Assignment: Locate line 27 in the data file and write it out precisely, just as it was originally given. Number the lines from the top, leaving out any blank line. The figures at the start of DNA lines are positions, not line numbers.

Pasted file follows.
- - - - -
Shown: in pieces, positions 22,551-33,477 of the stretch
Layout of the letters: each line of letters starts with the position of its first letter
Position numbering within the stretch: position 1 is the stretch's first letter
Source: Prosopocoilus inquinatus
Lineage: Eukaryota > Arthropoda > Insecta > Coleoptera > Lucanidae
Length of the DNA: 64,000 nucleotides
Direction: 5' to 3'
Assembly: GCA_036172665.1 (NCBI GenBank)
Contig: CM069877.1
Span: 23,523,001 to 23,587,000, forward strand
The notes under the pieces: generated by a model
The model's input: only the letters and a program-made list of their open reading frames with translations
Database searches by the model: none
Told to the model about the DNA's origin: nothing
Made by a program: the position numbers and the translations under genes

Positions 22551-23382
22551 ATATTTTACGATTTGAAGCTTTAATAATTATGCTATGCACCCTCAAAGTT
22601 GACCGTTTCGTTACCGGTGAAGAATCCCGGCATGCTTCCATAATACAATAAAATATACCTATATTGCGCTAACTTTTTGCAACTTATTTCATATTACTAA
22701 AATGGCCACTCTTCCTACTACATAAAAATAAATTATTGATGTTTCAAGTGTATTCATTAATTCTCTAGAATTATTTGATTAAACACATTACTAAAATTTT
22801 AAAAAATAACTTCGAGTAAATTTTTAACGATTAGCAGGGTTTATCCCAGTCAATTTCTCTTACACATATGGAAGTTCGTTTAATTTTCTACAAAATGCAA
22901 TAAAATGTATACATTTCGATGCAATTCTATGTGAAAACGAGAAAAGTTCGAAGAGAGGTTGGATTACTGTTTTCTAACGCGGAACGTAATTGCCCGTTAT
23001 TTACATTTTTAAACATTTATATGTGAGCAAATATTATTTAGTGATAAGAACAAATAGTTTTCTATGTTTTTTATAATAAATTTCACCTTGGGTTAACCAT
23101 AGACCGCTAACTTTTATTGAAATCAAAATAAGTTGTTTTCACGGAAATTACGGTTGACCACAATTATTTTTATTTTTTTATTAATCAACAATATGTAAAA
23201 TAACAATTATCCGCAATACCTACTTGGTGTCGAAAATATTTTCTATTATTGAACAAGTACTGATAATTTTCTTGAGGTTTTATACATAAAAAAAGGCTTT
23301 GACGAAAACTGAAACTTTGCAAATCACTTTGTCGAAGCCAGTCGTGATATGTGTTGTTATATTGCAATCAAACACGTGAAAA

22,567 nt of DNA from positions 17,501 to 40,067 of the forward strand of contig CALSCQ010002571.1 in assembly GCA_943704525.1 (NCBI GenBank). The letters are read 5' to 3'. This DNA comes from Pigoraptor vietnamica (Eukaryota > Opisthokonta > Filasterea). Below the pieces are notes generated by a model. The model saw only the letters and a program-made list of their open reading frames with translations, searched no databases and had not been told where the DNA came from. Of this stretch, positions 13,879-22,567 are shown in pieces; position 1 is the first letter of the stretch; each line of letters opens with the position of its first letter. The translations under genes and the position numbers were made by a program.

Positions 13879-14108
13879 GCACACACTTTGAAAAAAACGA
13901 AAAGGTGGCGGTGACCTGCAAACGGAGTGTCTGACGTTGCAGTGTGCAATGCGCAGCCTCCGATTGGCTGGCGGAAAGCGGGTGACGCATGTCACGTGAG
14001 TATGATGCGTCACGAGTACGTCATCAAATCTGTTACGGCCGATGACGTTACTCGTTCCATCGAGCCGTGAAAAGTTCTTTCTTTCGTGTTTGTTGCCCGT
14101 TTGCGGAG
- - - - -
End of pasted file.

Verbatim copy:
Positions 13879-14108